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Revisions to Evaluation of Corporate Compliance Programs

Rebecca Walker (rwalker@kaplanwalker.com) is a partner in the law firm of Kaplan & Walker LLP, which specializes in corporate compliance and ethics, located in Santa Monica, California, and Princeton, New Jersey.

In June, the Department of Justice (DOJ) issued a revised version of its guidance to prosecutors regarding the factors that prosecutors should consider in making “informed decisions as to whether, and to what extent, the corporation’s compliance program [is] effective…for purposes of determining the appropriate (1) form of any resolution or prosecution; (2) monetary penalty, if any; and (3) compliance obligations contained in any corporate criminal resolution (e.g., monitorship or reporting obligations).”[1] The guidance includes a number of very detailed questions regarding assessment of the efficacy of a compliance program and is, therefore, an important resource for compliance practitioners.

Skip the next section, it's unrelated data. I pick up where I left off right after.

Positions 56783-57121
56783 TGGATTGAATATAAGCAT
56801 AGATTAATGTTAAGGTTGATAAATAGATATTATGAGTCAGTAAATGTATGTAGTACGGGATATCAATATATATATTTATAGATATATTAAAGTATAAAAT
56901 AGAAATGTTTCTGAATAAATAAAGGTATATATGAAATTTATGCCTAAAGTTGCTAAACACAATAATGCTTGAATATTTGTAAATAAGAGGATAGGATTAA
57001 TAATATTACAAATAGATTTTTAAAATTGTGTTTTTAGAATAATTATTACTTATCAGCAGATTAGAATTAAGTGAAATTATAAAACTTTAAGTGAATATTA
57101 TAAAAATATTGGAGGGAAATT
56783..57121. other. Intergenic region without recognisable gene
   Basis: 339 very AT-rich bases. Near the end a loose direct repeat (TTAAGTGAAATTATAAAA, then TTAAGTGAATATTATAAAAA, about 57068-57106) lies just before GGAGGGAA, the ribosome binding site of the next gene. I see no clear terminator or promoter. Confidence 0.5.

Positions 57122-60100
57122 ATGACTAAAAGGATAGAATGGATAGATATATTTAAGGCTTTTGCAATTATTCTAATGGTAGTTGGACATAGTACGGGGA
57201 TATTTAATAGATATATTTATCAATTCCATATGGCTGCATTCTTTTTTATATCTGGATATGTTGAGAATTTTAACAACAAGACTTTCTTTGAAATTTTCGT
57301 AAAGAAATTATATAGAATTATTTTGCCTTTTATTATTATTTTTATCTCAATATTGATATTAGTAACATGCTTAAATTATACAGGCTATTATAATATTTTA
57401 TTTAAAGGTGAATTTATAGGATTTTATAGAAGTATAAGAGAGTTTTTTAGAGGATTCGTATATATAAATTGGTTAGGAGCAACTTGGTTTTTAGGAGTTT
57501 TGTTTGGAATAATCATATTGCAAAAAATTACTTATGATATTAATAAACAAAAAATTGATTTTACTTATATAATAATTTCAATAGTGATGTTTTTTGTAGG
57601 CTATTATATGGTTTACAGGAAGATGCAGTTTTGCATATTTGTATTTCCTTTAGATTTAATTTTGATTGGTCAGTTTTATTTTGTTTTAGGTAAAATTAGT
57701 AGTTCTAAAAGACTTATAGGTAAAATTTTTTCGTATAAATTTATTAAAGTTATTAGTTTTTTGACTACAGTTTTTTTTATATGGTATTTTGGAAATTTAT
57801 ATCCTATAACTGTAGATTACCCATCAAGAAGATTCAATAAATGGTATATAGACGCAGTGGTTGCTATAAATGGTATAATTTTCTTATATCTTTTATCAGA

The 2020 revisions to the evaluation guidance, while not extensive, are meaningful. They focus in on some of the most important developments in the compliance field in recent years. Taken as a whole, they point squarely and unambiguously to the importance of continuous program assessment and improvement. They also tackle the topic of the use of data and metrics to improve programs, as well as the importance of program authority and independence. In this article, we will explore the changes to the evaluation guidance in detail, but before getting to that, we’ll set the stage with a little history.

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